Loyal reader majroj forwarded me this link to an NTSB study on glass cockpits in general aviation. The term "glass cockpit" refers to integrated computerized information screens that augment and take the place of traditional instrumentation and paper documentation both. Instead of the pilot having to look at a paper chart then at separate instruments showing things like altitude, heading, airspeed time, and angular displacement from a selected line, they look at a high resolution screen that combines all that information and computes time en route and descent profile. Twelve years ago these were new shiny toys that some airlines had, and I remember a "hilarious" joke a friend and I had about installing such screens in a tiny two-place airplane. Now they are commonplace. After the initial learning curve, having that much information available seems to represent an enormous decrease in workload and increase in situational awareness. But the NTSB (the agency that investigates air crashes in the United States) didn't find the evidence supported that supposition.
The study compared aircraft of similar age and performance capability, but unfortunately did not control for the fact that people who invest in glass instrumentation use their aircraft differently. The aircraft with conventional instruments were involved in more accidents overall, but fewer fatal accidents, a predictable outcome when it is revealed that the conventional instruments are in airplanes used for flight training, which involves frequent, short, local flights used for flight training, while the glass cockpits were in aircraft flown less frequently but in long distance IFR flights in less ideal weather. Training accidents tend to be runway excursions and botched landings: embarrassing, expensive, but less likely to be fatal, while an accident on an IFR cross country is more likely to involve CFIT or loss of control in icing and thus kill someone.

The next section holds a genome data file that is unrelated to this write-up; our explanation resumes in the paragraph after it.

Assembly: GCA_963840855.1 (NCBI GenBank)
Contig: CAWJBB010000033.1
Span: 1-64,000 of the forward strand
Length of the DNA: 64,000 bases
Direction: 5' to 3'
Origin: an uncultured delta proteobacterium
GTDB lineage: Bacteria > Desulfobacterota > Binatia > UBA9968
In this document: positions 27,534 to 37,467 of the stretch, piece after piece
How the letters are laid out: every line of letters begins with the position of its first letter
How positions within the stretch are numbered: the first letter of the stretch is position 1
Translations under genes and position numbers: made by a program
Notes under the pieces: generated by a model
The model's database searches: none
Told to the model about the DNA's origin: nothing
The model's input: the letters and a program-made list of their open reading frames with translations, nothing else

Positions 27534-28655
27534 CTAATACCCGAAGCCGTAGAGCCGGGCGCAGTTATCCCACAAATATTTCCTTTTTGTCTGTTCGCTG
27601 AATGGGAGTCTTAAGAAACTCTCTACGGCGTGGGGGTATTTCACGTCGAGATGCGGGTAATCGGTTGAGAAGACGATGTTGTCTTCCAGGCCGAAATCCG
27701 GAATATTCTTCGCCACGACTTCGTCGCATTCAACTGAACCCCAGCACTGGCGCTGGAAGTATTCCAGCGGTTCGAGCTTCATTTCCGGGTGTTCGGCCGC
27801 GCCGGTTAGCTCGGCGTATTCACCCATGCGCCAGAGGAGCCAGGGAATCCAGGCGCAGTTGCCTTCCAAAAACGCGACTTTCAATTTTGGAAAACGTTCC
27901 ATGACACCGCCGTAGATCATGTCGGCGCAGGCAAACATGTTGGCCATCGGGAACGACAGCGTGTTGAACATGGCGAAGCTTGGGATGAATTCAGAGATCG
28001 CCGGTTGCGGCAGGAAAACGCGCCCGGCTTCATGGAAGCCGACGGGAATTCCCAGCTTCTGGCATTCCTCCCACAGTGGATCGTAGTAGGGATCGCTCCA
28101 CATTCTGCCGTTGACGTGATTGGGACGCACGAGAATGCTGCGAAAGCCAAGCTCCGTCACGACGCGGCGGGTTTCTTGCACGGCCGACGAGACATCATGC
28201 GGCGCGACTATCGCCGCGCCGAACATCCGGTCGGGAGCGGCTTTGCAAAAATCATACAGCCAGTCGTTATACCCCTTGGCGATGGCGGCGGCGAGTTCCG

The study report acknowledges the problem with the comparison, but doesn't appear to have made an attempt to control for it, which is unfortunate. I'd be interested to see a head-to-head comparison of similar flying with and without the modern tools. The integrated screens are fantastic, but the two big dangers I identify are catastrophic failure and tunnel vision, when the pilot gets so caught up in the avionics that they miss the big picture. Ask me if I haven't done that, in the last couple of weeks, and you'll just get an embarrassed mumble from me. People can literally fly into the side of a mountain or mumble mumble bust their assigned altitude while trying to make the little pink line point in the correct direction. When you learn to use conventional instruments, you learn how failures manifest and how to identify them by cross-checking with other instruments. You learn to disregard bogus information from failed instruments, perhaps using exactly the same technique as your flight instructor used to simulate failure in training: putting a post-it note over it. Once the misleading information is removed from your scan, it's gone and you can make decisions using only the believed trustworthy information remaining.